Lâna’i is the sixth largest of the Hawaiian islands, however it is actually the smallest inhabited island within the archipelago, covering around 160 square kilometres (62 square miles). Only 14.5 kilometres (nine miles) away from the island of Maui, the island has around 3,000 inhabitants and is a place of deep cultural significance.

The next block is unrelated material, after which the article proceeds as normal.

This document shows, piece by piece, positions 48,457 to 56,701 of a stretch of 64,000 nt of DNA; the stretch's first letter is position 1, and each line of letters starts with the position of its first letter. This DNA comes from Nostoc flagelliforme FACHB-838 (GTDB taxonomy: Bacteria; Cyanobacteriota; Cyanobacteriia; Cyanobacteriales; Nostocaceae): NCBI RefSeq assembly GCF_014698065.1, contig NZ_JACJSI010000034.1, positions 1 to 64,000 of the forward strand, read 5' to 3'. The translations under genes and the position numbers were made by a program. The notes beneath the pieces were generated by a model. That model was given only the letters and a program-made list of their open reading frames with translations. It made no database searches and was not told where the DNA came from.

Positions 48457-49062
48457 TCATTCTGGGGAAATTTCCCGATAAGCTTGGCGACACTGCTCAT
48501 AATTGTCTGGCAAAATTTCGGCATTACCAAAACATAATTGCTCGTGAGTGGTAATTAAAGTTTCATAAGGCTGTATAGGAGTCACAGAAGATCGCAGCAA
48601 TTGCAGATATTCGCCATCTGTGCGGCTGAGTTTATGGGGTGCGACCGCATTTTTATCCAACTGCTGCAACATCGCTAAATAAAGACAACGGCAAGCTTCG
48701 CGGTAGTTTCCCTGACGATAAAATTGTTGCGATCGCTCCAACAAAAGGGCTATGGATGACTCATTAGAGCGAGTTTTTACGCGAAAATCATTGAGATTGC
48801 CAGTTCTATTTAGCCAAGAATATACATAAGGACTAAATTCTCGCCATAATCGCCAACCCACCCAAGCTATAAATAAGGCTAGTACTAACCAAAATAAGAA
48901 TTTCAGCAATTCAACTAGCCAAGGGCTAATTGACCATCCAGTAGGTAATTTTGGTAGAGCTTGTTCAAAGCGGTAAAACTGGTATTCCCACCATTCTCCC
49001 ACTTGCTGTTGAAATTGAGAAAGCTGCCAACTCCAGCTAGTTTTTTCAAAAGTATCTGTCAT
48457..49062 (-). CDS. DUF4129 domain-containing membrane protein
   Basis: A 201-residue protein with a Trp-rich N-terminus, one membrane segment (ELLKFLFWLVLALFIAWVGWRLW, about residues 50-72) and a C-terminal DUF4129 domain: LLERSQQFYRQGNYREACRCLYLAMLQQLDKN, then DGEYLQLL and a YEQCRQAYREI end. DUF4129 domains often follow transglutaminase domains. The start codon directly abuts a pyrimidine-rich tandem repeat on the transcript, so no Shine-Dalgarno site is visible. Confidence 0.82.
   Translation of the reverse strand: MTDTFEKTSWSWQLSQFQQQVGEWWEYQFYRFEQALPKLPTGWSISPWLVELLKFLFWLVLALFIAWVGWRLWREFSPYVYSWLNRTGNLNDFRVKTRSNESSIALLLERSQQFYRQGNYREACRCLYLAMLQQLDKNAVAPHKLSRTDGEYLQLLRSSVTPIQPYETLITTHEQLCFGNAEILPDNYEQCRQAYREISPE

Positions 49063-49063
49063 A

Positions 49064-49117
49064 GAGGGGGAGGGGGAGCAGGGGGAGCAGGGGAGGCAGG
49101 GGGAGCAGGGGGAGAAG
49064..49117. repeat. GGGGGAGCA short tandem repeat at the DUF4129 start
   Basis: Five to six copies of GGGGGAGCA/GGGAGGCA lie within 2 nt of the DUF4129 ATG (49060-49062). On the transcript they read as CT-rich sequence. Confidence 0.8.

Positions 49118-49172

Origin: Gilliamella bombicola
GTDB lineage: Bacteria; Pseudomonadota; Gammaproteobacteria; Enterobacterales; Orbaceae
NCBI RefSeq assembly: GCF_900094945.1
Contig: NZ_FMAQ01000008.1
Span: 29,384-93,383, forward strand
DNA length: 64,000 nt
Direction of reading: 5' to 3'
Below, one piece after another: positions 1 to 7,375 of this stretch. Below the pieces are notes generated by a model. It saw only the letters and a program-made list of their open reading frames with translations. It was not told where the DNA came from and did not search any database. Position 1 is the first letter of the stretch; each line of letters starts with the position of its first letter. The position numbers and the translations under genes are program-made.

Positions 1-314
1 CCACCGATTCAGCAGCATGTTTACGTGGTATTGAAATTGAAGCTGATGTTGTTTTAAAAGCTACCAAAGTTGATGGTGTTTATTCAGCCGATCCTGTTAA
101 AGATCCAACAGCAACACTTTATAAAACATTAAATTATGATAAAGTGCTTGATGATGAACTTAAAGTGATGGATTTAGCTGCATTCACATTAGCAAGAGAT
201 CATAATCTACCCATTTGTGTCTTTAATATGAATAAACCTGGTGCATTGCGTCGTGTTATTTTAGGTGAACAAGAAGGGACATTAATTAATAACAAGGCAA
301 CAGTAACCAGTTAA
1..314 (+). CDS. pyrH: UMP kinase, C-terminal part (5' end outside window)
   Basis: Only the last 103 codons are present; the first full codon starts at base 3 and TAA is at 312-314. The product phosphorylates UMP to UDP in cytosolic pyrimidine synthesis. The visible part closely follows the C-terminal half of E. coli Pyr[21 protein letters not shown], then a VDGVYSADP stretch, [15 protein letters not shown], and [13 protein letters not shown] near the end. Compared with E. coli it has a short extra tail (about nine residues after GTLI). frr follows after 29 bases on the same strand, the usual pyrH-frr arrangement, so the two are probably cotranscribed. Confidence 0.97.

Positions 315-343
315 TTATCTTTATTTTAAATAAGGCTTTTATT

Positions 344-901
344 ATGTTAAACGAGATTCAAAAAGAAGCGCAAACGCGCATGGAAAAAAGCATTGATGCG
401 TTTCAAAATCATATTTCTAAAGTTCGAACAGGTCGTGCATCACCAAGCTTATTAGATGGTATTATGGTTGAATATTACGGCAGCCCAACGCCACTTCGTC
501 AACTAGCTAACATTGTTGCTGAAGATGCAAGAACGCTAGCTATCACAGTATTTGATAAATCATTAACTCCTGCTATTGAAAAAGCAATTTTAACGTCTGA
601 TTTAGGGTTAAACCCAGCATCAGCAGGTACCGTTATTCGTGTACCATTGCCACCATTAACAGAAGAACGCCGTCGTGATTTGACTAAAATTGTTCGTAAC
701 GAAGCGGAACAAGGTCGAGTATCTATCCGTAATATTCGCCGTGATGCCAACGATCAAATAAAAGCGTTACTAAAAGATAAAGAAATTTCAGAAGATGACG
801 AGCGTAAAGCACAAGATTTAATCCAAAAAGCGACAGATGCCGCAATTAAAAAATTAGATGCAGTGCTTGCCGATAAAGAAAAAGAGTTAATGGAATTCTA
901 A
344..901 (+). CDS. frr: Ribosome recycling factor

In ancient times it was believed that Lâna’i was dominated by evil spirits. Natives were afraid to visit the island and therefore not much is known about its early history. Legend has it that the King of Maui banished his nephew, Kaululaau, to the island as punishment for his constant disobedience. He was to explore the island and, if he survived, he was to make a fire that would be visible to the people of Lahaina (then called Lele). Much time passed and hope for Kaululaau, the son of the high chief of Lele, faded until one night a fire pierced the darkness. It was believed that Kaululaau had overcome the dark spirits and had made Lâna’i safe for settlement.